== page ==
Archie Roach & Charcoal Lane

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Archie Roach plays the Boomerang Festival and celebrates the 25th Anniversary of Charcoal Lane.

By Brian Wise

When Archie Roach arrived on stage at The Palais, St Kilda, in November to perform ‘Took The Children Away’ you could have heard a pin drop. The audience was transfixed and then at the end of the song it erupted into a five-minute standing ovation and there was hardly a dry eye in the house. It had to be the most emotional concert experience of the year for many of us in the audience.

Archie had earlier been inducted into the The Age/Music Victoria Hall of Fame by Jack Charles and his humble acceptance speech reflected the personality of one of Australia’s most respected musicians.

Just over 25 years ago, Archie Roach (now AM in the General Division of the Order of Australia) released the landmark album Charcoal Lane. The song ‘Took The Children Away,’ which was to win two ARIA Awards and an international Human Rights Achievement Award, spotlighted a shameful period in Australia’s history when the Government approved the forcible removal of Indigenous children from their families.

Since then Roach has received many awards, released eight albums, a retrospective box set and his songs have been acclaimed locally and internationally. A couple of years ago, I saw Roger Knox perform ‘Took The Children Away’ at San Francisco’s massive Hardly Strictly Bluegrass Festival. Afterwards, many Native Americans approached him to tell him how much they related to Archie’s song.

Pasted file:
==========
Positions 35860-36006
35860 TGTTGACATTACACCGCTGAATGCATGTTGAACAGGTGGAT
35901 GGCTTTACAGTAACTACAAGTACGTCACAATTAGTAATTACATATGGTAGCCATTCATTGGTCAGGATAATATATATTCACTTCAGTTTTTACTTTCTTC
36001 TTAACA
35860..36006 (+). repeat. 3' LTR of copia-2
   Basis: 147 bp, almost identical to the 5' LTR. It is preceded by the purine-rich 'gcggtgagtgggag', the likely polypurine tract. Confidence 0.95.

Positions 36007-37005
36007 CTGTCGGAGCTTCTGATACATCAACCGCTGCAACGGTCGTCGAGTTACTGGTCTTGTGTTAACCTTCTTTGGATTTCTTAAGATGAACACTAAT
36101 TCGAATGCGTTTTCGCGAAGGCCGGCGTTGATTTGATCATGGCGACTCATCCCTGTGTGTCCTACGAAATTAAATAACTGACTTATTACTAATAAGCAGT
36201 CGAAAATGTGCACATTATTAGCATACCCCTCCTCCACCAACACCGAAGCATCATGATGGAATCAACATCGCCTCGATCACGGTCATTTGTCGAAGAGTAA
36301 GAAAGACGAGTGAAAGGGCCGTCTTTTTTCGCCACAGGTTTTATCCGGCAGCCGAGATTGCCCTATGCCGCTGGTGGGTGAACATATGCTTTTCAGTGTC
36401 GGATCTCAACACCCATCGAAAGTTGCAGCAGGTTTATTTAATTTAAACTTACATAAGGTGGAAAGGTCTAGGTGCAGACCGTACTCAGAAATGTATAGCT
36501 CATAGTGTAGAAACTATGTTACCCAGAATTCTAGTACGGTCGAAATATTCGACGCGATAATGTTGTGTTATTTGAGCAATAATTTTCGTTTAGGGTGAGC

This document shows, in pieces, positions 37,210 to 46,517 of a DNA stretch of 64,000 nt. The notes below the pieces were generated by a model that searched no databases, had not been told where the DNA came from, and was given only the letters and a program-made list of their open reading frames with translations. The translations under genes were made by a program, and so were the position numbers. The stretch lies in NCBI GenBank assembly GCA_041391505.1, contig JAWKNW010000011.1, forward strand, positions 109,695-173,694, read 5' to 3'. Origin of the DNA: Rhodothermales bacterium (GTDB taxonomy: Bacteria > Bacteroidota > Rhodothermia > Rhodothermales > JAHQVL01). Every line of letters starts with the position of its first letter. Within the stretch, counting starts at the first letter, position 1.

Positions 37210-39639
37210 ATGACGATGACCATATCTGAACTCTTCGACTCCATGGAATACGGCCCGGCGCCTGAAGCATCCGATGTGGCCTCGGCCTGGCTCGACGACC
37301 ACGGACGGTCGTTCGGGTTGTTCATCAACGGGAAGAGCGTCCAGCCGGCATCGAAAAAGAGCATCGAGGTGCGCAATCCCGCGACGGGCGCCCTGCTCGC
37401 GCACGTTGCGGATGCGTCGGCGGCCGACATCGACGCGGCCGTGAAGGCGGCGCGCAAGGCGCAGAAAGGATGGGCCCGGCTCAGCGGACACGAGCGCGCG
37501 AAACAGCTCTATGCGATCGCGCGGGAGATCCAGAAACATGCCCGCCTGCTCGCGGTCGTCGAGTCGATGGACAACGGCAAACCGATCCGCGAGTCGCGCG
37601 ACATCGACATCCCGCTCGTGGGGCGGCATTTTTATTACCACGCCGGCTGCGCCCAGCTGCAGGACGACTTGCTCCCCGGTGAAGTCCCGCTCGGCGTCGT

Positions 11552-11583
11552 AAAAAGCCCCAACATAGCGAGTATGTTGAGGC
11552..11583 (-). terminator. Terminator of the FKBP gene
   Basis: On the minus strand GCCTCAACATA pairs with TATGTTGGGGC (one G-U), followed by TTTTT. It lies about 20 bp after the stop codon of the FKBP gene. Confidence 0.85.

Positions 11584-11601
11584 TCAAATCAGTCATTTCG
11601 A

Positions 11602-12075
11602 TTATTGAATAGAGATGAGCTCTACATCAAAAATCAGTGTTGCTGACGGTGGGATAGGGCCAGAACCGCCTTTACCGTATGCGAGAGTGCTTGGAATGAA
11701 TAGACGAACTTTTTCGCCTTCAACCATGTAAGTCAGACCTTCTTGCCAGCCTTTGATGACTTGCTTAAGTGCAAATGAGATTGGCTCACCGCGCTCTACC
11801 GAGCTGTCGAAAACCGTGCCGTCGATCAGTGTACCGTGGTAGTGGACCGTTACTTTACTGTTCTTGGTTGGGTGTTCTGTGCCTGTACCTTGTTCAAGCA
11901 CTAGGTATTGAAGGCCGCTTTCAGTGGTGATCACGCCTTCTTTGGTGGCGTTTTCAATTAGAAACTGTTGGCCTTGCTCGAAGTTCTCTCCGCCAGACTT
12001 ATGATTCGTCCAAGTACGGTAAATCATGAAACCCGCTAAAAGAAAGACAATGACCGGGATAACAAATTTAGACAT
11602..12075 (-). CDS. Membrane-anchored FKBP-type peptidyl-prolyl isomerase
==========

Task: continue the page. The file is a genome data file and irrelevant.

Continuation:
Over the years Roach has collaborated with Paul Kelly, Troy Cassar-Daley, Christine Anu, Vika and Linda Bull, Shane Howard, Dan Sultan and others – and he has toured with Leonard Cohen, Rodriguez, Bob Dylan, Tracy Chapman, Billy Bragg, Paul Simon, Joan Armatrading, Suzanne Vega and Patti Smith. 

It’s an impressive CV and the re-release of Charcoal Lane not only features the original album re-mastered but also some live material Archie and his late partner Ruby Hunter recorded for Triple J, plus a bonus disc with the album’s songs recorded by contemporary artists, including Paul Kelly & Courtney Barnett, Briggs & Gurrumul & Dewayne Everettsmith, Dan Sultan & Emma Donovan, Radical Son & Urthboy, Emma Donovan & The Putbacks (featuring Archie), Ellie Lovegrove & Nancy Bates, Marlon Williams and Leah Flanagan.

When I catch up with Archie to talk about the re-release, I remind him of that Hall of Fame show.

“It was an amazing, amazing night,” he says. “It was incredible.”

“I don’t know why they give us a standing ovations,” he says humbly, “It was amazing.”

“To be inducted like that where I’m amongst names like, John Farnham, The Seekers, AC/DC, The Thunderbirds, Olivia Newton-John, the Sunbury Music Festival, Bill Armstrong – legends – is pretty good company,” he continues.